2. Reminder: the golden age of classic rock continued 

Blue Oyster Cult's Don't Fear The Reaper, Boston's More Than A Feeling, Thin Lizzy's The Boys Are Back In Town, Kiss' Detroit Rock City, The Eagles' Hotel California. All released on albums in '76, all singles, all great pop regardless of what else they and their bands might be.

Queen and Bohemian Rhapsody, of course, we've already covered.

3. Yankee punk countercurrents: Ramones and The Modern Lovers release their first albums 

Okay, so neither band were troubling the charts of 1976 on either side of the Atlantic. But since Blitzkrieg Bop, Roadrunner and the rest helped inspire a new-old style of pop music in the years that followed, at the very least we can point to the creative health of the punk margins at this time as a sign of what was to come.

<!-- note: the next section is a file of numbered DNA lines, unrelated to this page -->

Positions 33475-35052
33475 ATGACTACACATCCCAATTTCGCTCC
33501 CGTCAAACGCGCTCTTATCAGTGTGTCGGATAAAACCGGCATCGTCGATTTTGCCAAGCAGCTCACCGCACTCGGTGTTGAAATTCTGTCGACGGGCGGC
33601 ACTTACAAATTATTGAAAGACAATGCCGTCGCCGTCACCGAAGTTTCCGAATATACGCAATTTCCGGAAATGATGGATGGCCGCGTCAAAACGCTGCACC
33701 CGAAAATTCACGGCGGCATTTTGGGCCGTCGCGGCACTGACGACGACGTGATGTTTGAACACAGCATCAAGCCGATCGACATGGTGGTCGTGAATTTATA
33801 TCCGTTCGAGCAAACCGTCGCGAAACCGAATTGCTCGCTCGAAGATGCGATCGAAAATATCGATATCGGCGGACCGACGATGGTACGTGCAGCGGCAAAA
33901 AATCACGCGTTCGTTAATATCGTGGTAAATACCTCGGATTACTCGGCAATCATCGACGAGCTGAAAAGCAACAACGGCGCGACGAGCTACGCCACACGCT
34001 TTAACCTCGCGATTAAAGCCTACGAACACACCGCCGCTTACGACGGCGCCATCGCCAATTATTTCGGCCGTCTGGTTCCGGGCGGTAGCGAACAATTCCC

And whisper it, but Anarchy In The UK was released in November 1976.

4. ELO enter their imperial period

We're still two years away from Mr Blue Sky, but A New World Record was out and Livin' Thing snuck it's way into the Top 10. ELO were on heavy rotation in my house when i was very young, so this would inevitably be something of a sentimental journey.

Tuesday, April 18, 2017

Was pop in crisis in 1976?

As so far I've cherry picked what I actually write about from 1976, I thought it might be interesting to consider what a typical Top 40 for the year looked like. Which genres predominated? How much of it was actually any good? 

This was partly inspired by coming across a 2011 article by Alexis Petridis in The Guardian damning the music of 1976 as 'pop's worst year' based on watching the Top Of The Pops archives.

"it's difficult to express how awful [...] pop music seems to have been in 1976. Every week, something comes on that causes you to be gripped by the absolute certainty that an unequivocal nadir has been reached and that things can only get better."